Which 2020-2021 Season Pass is Right for You?

Uncertainty has defined 2020. To help you decide which season pass is right for you this year, snowboard expert Bobby Chadderton breaks down the options.

People ride a chairlift up a snowy mountain

Photo by PhotoMIX

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If you’ve had trouble committing to a season pass in the past, you’re probably on the verge of snapping your board/skis in half and dropping into the fetal position right now. With an abrupt end to the 2019-2020 season, anxiety about missing out on fresh lines and powder days is at an all-time high among snowboarders and skiers. Perhaps the only thing that we can all count on when it comes to snowboarding this year is that passholders will be prioritized across the board. If you were the day-pass type last year, I highly recommend looking into pass options for the 2020-2021 season!

Clouds descend on a snowy mountain range

Photo by Nick Carter

Don’t freak out—We’re all in this together!

The good news? The entire industry is taking an extremely positive approach to the upcoming season and promising mountain access to those who want it. That means that you should stay positive as well! Sure, the chance that we might not be able to ride quite as many days as we’d like certainly sucks. But, try to remember the sheer amount of STOKE you’ll feel on your first run of the season! I feel fortunate to still have the opportunity to escape to the mountains this yea,r and I encourage you to remain optimistic as well!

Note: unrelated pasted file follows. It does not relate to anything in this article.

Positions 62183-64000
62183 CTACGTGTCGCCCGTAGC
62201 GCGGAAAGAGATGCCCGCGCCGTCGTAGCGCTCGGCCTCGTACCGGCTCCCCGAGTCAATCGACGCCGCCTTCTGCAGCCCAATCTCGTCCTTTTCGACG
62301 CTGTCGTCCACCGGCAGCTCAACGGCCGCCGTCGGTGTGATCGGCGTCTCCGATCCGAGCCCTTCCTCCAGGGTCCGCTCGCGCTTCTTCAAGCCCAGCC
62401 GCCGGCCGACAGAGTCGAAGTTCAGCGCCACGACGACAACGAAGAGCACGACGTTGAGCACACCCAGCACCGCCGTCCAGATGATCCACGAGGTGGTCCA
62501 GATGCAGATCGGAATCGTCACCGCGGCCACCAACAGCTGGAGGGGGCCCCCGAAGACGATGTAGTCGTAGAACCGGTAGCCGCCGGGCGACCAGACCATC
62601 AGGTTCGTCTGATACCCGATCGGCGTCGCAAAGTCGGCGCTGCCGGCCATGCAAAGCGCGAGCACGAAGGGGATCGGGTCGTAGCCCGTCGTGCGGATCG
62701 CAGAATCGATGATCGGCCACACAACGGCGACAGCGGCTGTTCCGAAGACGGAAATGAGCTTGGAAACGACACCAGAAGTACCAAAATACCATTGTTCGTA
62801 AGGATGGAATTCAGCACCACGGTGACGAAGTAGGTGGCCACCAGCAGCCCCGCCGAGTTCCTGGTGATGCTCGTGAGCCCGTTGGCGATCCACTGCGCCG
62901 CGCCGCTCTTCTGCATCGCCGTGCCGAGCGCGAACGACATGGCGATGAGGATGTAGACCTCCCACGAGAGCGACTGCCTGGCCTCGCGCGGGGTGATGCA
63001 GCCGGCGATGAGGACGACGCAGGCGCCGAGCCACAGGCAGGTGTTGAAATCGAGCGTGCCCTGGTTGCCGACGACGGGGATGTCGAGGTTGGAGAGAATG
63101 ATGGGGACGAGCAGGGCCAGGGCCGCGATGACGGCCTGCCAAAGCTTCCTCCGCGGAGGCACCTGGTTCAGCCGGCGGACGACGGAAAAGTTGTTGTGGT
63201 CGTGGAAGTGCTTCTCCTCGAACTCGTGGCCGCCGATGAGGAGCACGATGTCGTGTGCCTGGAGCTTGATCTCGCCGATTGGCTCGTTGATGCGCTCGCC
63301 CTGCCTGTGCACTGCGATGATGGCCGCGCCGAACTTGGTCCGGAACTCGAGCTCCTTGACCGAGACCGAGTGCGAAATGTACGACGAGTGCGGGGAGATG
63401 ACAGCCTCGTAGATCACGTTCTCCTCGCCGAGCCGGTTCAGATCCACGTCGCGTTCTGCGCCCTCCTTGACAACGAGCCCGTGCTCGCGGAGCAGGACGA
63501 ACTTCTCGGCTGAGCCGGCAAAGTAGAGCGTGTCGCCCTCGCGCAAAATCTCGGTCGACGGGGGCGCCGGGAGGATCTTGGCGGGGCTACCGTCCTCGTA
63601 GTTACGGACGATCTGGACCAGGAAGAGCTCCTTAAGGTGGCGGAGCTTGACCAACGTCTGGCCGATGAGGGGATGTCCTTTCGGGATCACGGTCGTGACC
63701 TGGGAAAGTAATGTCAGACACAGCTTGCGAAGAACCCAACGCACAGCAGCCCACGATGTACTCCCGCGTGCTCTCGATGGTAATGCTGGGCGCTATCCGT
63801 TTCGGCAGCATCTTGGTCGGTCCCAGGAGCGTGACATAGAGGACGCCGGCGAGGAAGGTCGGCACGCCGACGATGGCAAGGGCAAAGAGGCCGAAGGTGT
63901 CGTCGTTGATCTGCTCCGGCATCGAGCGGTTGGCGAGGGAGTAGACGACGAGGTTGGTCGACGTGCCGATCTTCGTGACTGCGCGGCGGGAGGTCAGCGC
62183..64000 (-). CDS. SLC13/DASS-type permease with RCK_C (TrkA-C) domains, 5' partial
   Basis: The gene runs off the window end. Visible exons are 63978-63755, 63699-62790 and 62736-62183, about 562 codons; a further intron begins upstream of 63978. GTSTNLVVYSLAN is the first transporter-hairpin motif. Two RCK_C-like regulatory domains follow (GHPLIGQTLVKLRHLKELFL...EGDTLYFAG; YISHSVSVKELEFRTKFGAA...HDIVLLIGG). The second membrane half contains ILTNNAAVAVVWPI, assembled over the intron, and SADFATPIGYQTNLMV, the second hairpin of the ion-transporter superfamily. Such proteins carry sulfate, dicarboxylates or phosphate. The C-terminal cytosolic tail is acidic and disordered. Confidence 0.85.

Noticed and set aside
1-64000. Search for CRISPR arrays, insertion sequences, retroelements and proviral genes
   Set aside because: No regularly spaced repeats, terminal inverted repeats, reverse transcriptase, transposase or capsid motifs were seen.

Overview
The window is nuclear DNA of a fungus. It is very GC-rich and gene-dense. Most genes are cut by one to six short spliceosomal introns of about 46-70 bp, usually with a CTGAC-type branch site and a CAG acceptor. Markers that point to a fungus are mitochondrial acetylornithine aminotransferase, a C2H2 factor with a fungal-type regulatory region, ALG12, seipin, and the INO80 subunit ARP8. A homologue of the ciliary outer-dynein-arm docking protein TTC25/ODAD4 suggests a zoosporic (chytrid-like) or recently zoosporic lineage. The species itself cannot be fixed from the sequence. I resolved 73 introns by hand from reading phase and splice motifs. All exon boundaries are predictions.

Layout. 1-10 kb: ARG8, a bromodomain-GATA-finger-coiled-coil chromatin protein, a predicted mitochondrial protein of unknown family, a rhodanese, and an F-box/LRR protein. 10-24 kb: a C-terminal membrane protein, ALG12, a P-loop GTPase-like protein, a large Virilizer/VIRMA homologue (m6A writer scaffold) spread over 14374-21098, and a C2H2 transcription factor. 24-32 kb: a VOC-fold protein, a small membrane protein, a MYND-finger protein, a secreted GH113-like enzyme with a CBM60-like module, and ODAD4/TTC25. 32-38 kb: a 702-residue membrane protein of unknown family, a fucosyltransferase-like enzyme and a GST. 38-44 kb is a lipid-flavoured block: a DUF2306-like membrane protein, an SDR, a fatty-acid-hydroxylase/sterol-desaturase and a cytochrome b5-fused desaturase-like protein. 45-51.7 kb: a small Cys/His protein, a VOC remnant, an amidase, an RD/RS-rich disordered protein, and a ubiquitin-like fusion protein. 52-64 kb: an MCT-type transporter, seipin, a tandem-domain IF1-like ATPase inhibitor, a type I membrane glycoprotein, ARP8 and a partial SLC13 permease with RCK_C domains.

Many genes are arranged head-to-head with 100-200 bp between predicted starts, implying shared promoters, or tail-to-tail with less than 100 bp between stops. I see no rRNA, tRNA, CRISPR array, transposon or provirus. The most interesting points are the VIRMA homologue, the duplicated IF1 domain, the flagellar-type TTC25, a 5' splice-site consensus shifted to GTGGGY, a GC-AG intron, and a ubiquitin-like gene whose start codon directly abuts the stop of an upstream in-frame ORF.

Covid-19—How will it affect my season?

We’ve all had our lives uprooted, flipped, spun, and shaken by the pandemic. Unsurprisingly, the 2020-2021 winter season will also look different. Thus, there’s a lot more to consider when it comes to purchasing a pass this year. As of October 27th, Vail Resorts has fully implemented a reservation system required for both passholders and day-pass purchasers. Alterra Mountain Company (Ikon) has so far implemented a reservation system at 10 of their more popular locations. Personally, I don’t mind the idea of a reservation system. It removes the anxiety and worry of being turned away at the parking lot when your favorite mountain inevitably reaches maximum capacity.

Here’s a general idea of where you can expect to see some of the biggest changes when it comes to hitting the slopes, no matter what season pass you commit to.


You shouldn’t have to worry too much about booking your lodging far in advance for resorts with a reservation system in place. Since there will be a limited number of guests on the mountain, there will also be a limited number of lodging reservations at any given time.

On-Mountain Lodging

Expect lodges to have very limited capacity. Heated outdoor seating will likely become more commonplace along with contactless payment and grab-and-go food options.

Bars / Restaurants

If you’re someone who appreciates a cold beverage after a day on the slopes and always arrives at the apres scene early, you might face some sobering disappointment this year. Expect very limited capacity for bars and sit-in dining. Outdoor heated seating is plausible, but expect full capacity at lunch/Apres hours.